Appendix 1


   In his relationship to his client, the mediator’s first and foremost duty is to be at his own best possible level. This duty is ethical, since it is what permits him to be as useful and effective as possible at the service of his client. The client deserves more than a mediator who is using only 50% of his capacities and potential; he deserves a mediator who is working at his best possible level, and this forms part of the implicit contract between the mediator and client.
   If the mediator is in a euphonic state, in other words a state of inner harmony and equilibrium, and if he is on top of his knowledge and practical expertise, then he meets this ethical demand.
   Being “at our best possible level” does not mean we compare ourselves to other mediators or colleagues, but that we are sure to be in the best possible state of equilibrium and knowledge in relation to ourselves. This implies that:
• The mediator applies himself the techniques he proposes to his clients;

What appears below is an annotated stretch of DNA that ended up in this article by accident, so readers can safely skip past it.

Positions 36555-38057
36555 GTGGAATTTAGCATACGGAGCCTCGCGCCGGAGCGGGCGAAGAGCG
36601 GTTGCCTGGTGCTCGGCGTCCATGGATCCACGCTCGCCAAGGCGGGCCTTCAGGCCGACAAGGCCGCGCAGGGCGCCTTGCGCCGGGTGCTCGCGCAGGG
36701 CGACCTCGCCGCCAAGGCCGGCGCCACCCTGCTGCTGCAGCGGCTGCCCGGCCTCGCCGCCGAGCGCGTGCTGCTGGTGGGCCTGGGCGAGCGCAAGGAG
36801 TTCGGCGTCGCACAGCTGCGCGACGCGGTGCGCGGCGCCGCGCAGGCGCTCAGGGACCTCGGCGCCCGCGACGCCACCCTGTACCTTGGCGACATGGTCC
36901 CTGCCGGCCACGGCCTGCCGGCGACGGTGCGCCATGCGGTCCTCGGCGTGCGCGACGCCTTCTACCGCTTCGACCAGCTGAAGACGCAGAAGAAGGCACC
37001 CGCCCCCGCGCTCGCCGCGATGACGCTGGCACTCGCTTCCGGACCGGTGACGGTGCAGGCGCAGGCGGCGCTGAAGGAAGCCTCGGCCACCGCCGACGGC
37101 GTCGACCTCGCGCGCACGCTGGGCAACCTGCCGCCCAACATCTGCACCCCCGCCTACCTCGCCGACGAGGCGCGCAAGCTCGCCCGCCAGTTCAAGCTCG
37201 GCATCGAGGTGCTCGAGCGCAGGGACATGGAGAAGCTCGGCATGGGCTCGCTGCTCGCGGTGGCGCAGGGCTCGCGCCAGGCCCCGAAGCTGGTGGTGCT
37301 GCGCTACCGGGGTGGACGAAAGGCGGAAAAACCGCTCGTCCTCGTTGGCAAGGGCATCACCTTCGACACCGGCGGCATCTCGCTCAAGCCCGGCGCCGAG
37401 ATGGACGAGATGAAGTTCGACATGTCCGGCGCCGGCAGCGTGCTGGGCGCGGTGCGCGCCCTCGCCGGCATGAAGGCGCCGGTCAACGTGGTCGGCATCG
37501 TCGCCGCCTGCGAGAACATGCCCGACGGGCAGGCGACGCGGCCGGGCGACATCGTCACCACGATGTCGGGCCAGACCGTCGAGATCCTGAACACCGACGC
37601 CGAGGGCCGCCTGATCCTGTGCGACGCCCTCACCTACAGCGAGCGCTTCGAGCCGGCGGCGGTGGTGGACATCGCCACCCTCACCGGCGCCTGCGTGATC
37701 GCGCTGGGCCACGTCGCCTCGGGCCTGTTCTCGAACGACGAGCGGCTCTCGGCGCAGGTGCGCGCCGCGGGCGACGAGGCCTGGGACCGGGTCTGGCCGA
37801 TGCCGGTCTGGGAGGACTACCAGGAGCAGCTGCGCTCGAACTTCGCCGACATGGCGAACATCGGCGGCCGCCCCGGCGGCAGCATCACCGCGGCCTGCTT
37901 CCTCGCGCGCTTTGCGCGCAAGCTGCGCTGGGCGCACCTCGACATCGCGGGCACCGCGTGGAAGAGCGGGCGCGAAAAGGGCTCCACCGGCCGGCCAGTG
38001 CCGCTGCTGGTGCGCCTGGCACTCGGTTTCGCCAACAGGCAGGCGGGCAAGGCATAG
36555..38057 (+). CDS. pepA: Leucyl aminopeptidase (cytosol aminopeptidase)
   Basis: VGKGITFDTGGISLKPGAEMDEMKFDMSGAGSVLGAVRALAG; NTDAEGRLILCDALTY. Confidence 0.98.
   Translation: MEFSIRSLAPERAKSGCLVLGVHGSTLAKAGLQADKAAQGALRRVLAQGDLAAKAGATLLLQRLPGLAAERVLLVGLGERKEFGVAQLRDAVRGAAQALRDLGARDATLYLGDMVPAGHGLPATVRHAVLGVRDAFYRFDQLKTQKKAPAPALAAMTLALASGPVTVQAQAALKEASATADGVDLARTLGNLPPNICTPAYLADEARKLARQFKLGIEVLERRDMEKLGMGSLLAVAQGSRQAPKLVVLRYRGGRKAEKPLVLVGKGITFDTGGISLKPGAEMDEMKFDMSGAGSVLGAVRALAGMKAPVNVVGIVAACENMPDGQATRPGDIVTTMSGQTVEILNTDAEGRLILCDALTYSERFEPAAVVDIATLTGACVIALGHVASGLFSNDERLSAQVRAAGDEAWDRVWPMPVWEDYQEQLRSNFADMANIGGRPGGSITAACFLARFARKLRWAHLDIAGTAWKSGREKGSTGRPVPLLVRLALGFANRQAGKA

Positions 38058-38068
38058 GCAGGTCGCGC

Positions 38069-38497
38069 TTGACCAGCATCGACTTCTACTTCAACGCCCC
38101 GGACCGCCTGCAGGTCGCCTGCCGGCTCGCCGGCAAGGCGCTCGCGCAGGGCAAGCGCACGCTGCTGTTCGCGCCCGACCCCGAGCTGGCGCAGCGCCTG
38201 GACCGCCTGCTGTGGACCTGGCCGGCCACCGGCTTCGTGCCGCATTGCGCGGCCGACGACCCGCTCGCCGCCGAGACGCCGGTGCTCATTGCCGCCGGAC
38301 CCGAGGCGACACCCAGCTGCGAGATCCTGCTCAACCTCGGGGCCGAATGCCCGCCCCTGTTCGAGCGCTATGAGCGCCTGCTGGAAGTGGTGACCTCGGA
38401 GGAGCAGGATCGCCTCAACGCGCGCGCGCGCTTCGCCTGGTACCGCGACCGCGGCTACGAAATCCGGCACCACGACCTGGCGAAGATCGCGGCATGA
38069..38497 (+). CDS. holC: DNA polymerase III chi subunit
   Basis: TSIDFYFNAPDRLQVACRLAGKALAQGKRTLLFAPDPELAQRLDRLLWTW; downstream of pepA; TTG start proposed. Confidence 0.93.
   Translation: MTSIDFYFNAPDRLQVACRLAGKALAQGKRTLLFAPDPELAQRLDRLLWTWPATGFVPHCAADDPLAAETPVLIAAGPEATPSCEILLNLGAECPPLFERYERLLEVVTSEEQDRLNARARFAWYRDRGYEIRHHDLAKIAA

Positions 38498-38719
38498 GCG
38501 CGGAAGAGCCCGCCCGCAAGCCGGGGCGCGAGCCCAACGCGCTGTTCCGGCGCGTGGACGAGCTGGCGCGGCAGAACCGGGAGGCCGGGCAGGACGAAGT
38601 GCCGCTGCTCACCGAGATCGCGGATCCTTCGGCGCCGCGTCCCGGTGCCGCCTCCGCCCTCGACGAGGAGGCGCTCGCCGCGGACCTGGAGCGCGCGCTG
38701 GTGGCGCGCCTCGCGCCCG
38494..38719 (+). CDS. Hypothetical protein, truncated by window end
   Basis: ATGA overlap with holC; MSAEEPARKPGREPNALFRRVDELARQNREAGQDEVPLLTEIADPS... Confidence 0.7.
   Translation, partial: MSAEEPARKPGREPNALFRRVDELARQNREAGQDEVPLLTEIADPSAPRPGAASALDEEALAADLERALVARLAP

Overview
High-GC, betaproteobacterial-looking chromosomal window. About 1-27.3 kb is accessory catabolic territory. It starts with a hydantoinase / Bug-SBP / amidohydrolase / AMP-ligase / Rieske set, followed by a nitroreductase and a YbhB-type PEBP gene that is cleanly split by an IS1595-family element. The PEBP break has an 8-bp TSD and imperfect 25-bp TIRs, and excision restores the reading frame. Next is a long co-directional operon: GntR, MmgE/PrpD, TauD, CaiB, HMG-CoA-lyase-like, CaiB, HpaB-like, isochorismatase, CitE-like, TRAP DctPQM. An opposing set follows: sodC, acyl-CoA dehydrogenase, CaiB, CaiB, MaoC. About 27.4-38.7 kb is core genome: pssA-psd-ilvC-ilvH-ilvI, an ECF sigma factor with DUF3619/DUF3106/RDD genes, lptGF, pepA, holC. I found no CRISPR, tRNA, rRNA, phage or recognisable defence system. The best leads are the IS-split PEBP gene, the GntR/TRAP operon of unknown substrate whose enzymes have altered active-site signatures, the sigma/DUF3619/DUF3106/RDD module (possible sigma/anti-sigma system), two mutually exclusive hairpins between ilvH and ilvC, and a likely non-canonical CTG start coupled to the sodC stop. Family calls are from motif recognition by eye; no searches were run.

• He keeps himself informed at all times about the evolution of the field;
• He ensures that he is supervised regularly in order to avoid the risk of introducing deviations that are harmful to his client.
   As soon as he notices that he has lost this state of equilibrium, he finds a way of regaining it; this is his moral duty toward his client, in both the individual and group sessions. A mediator in a state of disequilibrium subtly transmits this disequilibrium to his client and the group as a whole.
   The fact that the mediator has relational or health problems, or problems of any other kind, particularly in the context of his own private life, is part of the normal current of human existence. Nonetheless, his ethical commitment toward his client implies that he has learned to disengage himself from his personal difficulties in order to be at his best possible level at the service of his client. This sometimes calls for personal assistance from the mediator’s supervisor, or from another mediator or practitioner.
   In summary, during a consultation, discussion, or work with a group, the first priority to which the mediator must be attentive is his own state, since this state conditions the quality of his work with the client.
   A lack of emotional maturity and lack of work on oneself, in other words a lack of personal practice, prevent the realisation of a euphonic state, firstly for the practitioner himself, secondly between the practitioner and the client, and finally for the client and his entire system.